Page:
You can buy this here: https://amzn.to/2KrYdDB
Shiloh, by Phyllis Reynolds Naylor, was published in 1991 by Atheneum.
I don’t know why, but I’ve really been enjoying the dog books I’ve been reading lately. There’s been a few misses (Sounder and Old Yeller are at the bottom of the pack), but Where the Red Fern Grows, Ginger Pye, and now Shiloh are great.
I think what I like the most about a dog book like Shiloh is that it doesn’t hinge on the dog dying. That’s probably also why I really enjoyed Ginger Pye. To be honest, the two books are a little bit similar in that they deal with “unsavory” characters and animal abuse.
I think what I liked most about Shiloh, though, is Naylor’s portrayal of Judd Travers. Children’s books can stray into strictly black-and-white territory, which isn’t necessarily a bad thing, but Travers is portrayed in a surprisingly nuanced way. Nothing that is revealed about him excuses his poor behavior towards animals, but it does help to explain how he became that way—and that sort of nuance is important in a children’s book. Nowadays I feel like we’ve gone even more strictly black-and-white in our portrayals of characters, as authors seem to be scared that any positive or empathetic view on a bad character, or any negative or critical view on a good character (or a character that society has deemed should only be portrayed positively), will result in backlash. As a frequenter of Goodreads, I’ve seen how much readers expect characters to think and act in certain ways. So Naylor’s characters, written thirty (!) years ago, and the human ways they are portrayed are a breath of fresh air.
The book is also great in its discussion of ethics, as well as in how Marty’s determination shines through despite the unfair way Travers treats him (and how that wins over Travers, in the end). Overall, for such a short book, there’s quite a lot to unpack and think about in Shiloh.
Recommended Age Range: 8+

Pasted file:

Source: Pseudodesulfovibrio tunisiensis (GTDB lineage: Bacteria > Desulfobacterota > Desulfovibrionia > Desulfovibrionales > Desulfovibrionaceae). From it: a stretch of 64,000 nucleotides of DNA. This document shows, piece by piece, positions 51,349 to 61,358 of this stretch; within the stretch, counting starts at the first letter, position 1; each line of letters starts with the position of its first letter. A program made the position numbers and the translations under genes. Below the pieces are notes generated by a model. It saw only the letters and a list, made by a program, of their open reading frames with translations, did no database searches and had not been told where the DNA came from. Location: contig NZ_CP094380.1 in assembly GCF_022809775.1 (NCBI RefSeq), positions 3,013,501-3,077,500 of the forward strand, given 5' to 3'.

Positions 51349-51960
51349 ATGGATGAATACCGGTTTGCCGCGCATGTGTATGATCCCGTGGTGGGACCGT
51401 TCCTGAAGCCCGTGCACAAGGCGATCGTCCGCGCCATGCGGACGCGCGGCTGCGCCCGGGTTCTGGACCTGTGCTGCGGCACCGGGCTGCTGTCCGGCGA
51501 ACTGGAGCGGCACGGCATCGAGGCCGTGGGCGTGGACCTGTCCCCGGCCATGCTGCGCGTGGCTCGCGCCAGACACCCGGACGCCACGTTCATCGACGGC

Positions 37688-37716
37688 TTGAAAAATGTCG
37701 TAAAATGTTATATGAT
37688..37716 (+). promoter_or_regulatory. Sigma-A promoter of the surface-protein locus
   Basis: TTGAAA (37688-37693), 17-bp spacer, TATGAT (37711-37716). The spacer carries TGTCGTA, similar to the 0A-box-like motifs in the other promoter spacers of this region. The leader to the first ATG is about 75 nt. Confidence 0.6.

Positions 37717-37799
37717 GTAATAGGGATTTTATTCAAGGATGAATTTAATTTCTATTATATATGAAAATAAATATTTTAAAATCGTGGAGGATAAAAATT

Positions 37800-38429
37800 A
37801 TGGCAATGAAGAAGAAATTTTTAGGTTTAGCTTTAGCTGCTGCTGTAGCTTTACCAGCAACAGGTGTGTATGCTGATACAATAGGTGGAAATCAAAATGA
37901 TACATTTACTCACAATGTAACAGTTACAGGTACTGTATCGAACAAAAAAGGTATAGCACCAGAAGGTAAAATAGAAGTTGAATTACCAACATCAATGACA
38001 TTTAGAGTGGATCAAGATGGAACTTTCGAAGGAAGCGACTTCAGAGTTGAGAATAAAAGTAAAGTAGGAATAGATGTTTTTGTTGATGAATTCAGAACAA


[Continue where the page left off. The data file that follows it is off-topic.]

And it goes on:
Genre: Children’s, Realistic
You can buy this book here: https://amzn.to/2IE5T27
About the Book
Series: Pine Haven
Genre: Christian, Contemporary
Publisher: Chanson Books
Publication date: March 7, 2019
Robin Lancaster, a twenty-six-year-old former kindergarten teacher, has her summer and her life all figured out. She’s ready to be on her own, writing and illustrating her children’s stories at her family’s beloved lake house. Once there, she intends to rekindle a romance with Caleb Jackson, the area’s top hunting and fishing guide, and bag him for herself. Complications arise from the start when Robin finds out her mother has rented the lake house to a man they know nothing about. Matthew McLaughlin, forty-year-old widowed university professor and author from California, shows up at Pine Lake in crisis. A sabbatical might be his only hope to save much more than his career. He needs a place of refuge. Sharing the lake house with a lighthearted young woman and her dog is the last thing on his mind. Caleb Jackson has his own plans. He’s used to things going his way, but a man staying in Robin’s house presents unforeseen challenges. When paths unavoidably entangle for these three, hearts are on the line.
About the Author
Rose Chandler Johnson is known for her heartwarming, inspirational writing. In addition to works of sweet contemporary fiction, her devotional journal, won the Georgia Author of the Year Finalist Award in 2014.
In her novels, Rose brings to life fascinating characters with compelling relationships embracing family, community, and faith. In distinctive southern settings, Rose creates memorable stories that will stir your heart. Readers often say her writing warms the soul as it reaffirms belief in love and wholesome goodness. Don’t be surprised if you sigh with pleasure as you savor the final pages of her stories. Rose has lived in a suburb of Augusta, GA for thirty plus years. Before retiring from Georgia’s school system, she taught English, French, and ESOL. Currently, she is an English instructor at a community college. In addition to reading and writing, Rose enjoys cooking, sewing, gardening, and spending time with her six children and her beautiful grandchildren.